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Visualizing The Slow Death Of The Listed Equity Market And The Explosion Of The Monetary Base

Stock markets worldwide are faced with the same issue of declines in listings that surfaced in the U.S. a decade and a half ago. The reasons for the contagious collapse in publicly listed entities is unclear (increasing acquisitions, LBOs, filing for bankruptcy, and declines in IPO volumes) but as Bloomberg reports, “the decline in public equities is unquestionable and should be of grave concern to both investors and policy makers alike,” CFA Institutes’ Jason Voss noted adding – crucially, “having fewer listings may hamper asset allocation, make stocks too expensive and send improper signals to companies looking to go public.”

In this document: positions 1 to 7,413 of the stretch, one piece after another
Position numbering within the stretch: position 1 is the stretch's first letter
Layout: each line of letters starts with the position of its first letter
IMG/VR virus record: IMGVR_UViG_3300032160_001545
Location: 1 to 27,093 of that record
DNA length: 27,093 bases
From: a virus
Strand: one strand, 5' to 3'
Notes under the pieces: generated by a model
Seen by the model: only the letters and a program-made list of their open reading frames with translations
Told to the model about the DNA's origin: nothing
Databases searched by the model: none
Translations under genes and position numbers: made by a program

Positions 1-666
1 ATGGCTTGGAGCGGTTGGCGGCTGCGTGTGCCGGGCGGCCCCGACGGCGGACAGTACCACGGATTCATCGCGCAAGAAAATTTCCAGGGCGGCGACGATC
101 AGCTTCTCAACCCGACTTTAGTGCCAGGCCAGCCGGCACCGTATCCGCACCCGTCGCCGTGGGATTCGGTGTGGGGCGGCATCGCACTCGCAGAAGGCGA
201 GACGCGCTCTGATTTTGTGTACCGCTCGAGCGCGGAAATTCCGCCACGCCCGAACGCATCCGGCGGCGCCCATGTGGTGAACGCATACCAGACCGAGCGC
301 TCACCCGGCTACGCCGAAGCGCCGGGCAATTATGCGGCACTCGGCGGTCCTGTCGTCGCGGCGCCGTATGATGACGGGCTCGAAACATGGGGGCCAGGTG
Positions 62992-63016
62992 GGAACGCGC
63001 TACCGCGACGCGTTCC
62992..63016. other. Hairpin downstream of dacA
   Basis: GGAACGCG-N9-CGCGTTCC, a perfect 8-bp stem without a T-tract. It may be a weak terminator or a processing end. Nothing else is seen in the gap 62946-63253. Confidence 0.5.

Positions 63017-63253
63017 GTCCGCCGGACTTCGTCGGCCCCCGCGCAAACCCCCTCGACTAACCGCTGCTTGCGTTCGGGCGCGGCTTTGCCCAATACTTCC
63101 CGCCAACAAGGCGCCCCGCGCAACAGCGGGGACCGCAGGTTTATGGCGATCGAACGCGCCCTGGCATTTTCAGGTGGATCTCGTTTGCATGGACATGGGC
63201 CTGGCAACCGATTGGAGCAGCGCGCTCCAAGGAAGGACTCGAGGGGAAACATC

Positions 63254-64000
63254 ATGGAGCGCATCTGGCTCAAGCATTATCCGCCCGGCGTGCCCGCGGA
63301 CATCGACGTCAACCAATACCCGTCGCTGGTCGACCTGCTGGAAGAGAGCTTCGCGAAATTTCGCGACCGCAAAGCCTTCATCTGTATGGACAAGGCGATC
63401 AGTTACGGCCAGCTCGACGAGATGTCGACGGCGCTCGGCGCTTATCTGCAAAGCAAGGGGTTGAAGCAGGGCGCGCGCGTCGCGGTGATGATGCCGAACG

European markets listed the most stocks in 2007, when a bull market ended. The total fell 23 percent during the next five years.

Asia-Pacific listings peaked in 2010, and last year’s figure was 4.7 percent lower.

Stock listings in the U.S. reached their highest total in 1997, in the midst of a bull market fueled by demand for shares of Internet companies. Last year’s figure was 47 percent lower than the record.

 

In the United States, total stock listings hit a peak of 9,253 in 1997 and has since declined to 4,916 at the end of 2012 — down, as the article states, by 46.9%.

Since 1997, the M2 Money Supply has increased from $4 trillion to almost $11 trillion. Even assuming less % dollars being allocated to equities from the money supply, we have more than twice as many dollars chasing half as many listings.

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